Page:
TIDE™ refers to the “technology-induced displacement of employees” that the rapid rise in automation and artificial intelligence is expected to bring. Note that we are talking about displacement of employment, not destruction of employment. It is clear that TIDE™ will eliminate some jobs, create others, and change the nature of many more.
A 2018 University of Maryland study prepared for the National Bureau for Economic Research found that, broadly speaking, robots eliminate more jobs than they create. It concluded that each robot takes the job of 5.6 workers. By that analysis, the approximately 250,000 robots that have been added to the economy since 1999 have resulted in the elimination of 1.4 million jobs.
At the same time, in many instances, the displacement of some jobs by automation will result in the creation of new and different jobs. Those numbers are harder to quantify. Some studies project that 85% of all jobs that will exist in 2040 have not yet been created, which, while striking, seems a reasonable conclusion. After all, could you imagine explaining to someone in 1985 what a social media manager or web designer does for a living?
Who will TIDE™ effect most?
The disruption caused by TIDE™ will affect everyone, regardless of class, race, geography, age, or industry. However, while TIDE™ may affect everyone in some way, its impact will be felt by some individuals and in certain sectors more heavily than others.
Many experts believe that automation risks exacerbating income inequality unless stakeholders can work together with the specific objective of addressing the employment disruptions of automation. In addition to TIDE™’s likely disparate impacts based on socio-economic class, the unequal effects of TIDE™ also implicate issues of race and nationality. Black and Hispanic workers, for example, are over-represented in the occupations most susceptible to automation, raising concern that the use of AI may exacerbate racial inequality.
On the other hand, some expect that the rise of automation and AI will actually narrow at least one facet of economic inequality—the gender-based wage gap. Insofar as jobs that are expected to be most immune to TIDE™ are those requiring the “human touch” and emotional intelligence, skills such as self-awareness, self-regulation, empathy, social skills, and creative problem solving will be valued at a premium. Given that women historically have been overrepresented in jobs requiring such skills, some expect that the rise of AI may actually disproportionately benefit women.
How have policy makers responded to TIDE™?
To date, the response of government at all levels has been slower than optimal. It is promising, however, that where some governmental actors may be making less progress, others are stepping up to help fill the gap.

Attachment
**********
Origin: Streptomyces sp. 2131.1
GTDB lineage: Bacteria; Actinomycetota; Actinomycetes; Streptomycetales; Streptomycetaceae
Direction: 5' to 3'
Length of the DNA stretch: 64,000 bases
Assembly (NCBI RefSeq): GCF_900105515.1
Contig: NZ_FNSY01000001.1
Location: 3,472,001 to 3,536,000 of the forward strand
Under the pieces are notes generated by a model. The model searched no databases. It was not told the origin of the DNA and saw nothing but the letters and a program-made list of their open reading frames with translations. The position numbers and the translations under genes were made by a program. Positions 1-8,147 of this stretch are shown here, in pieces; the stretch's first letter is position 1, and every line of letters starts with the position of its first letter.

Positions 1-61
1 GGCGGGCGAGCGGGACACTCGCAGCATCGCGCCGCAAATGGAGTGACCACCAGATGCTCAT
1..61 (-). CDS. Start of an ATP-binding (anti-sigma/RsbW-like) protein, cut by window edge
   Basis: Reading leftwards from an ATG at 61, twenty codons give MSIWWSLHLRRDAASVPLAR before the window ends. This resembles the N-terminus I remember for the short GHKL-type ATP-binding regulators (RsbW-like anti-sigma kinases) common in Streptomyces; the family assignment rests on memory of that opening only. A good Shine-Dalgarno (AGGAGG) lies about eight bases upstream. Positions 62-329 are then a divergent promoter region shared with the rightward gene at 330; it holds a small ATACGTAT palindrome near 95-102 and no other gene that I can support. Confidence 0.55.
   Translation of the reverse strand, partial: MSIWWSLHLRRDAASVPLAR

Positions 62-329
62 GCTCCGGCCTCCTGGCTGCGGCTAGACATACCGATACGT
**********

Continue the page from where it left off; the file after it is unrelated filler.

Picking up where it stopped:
For example, in Washington State, which is home to nearly 200 ventures dealing with AI, the state House of Representatives has created a Technology & Economic Development Committee. The committee aims to investigate best ways to address changes to the economy given the rise of the AI industry. Among other things, the committee is looking into teaching computer science in primary schools, an early form of upskilling for the next generation of workers. Washington’s legislature has also formed a new Future of Work Task Force within the state’s Workforce Training and Education Coordinating Board. The Task Force, which comprises legislators, business leaders, academics, and labor leaders, issued its Plan of Action for 2019 late last year.
In California, signs of movement toward addressing the TIDE™ are likewise appearing on the horizon. The state’s well-respected Little Hoover Commission recently issued a report called Artificial Intelligence: A Roadmap for California, which calls for immediate action by the governor and legislature to adopt an agenda that revolves around public engagement, building human infrastructure, addressing pressing social needs, and protecting core values such as autonomy, responsibility, privacy, transparency, and accountability. The Commission report makes a number of recommendations, including the appointment of an AI special advisor to oversee the deployment of AI technology and applications in state government; creation of an AI commission to develop AI-related demonstration projects for critical state services; and promotion of apprenticeships and other training opportunities for employees whose jobs and/or classifications may be displaced or transformed by AI technologies and applications. Taking these recommendations to heart, newly-elected California Governor Newsom announced in his State of the State address on that he had appointed a new Commission on California’s Workforce & Future of Work, which includes leaders from the labor and business sectors, to develop innovative technologies and ensure opportunities for workers in the face of the changes brought.
How can government and businesses work together to meet the challenge to TIDE™?
Among its goals, the Emma Coalition will seek to foster public-private partnerships between businesses and government, which have shown promise for addressing the challenges of TIDE™. Direct government action and policymaking will be essential to an effective TIDE™ response; the disruption caused by automation and AI is likely too large for the any one company or even a consortium of companies to tackle alone. But the public sector also has a significant role to play through direct reskilling programs and public-private partnerships with employers. Emma is here to partner with public and private stakeholders to coordinate the best response to TIDE™, whether it involves educating a politician about the importance of TIDE™, planning and implementing for a reskilling or upskilling program, or negotiating a public-private partnership. At the Emma Coalition, we believe that collective action is the only way to effectively tackle this issue.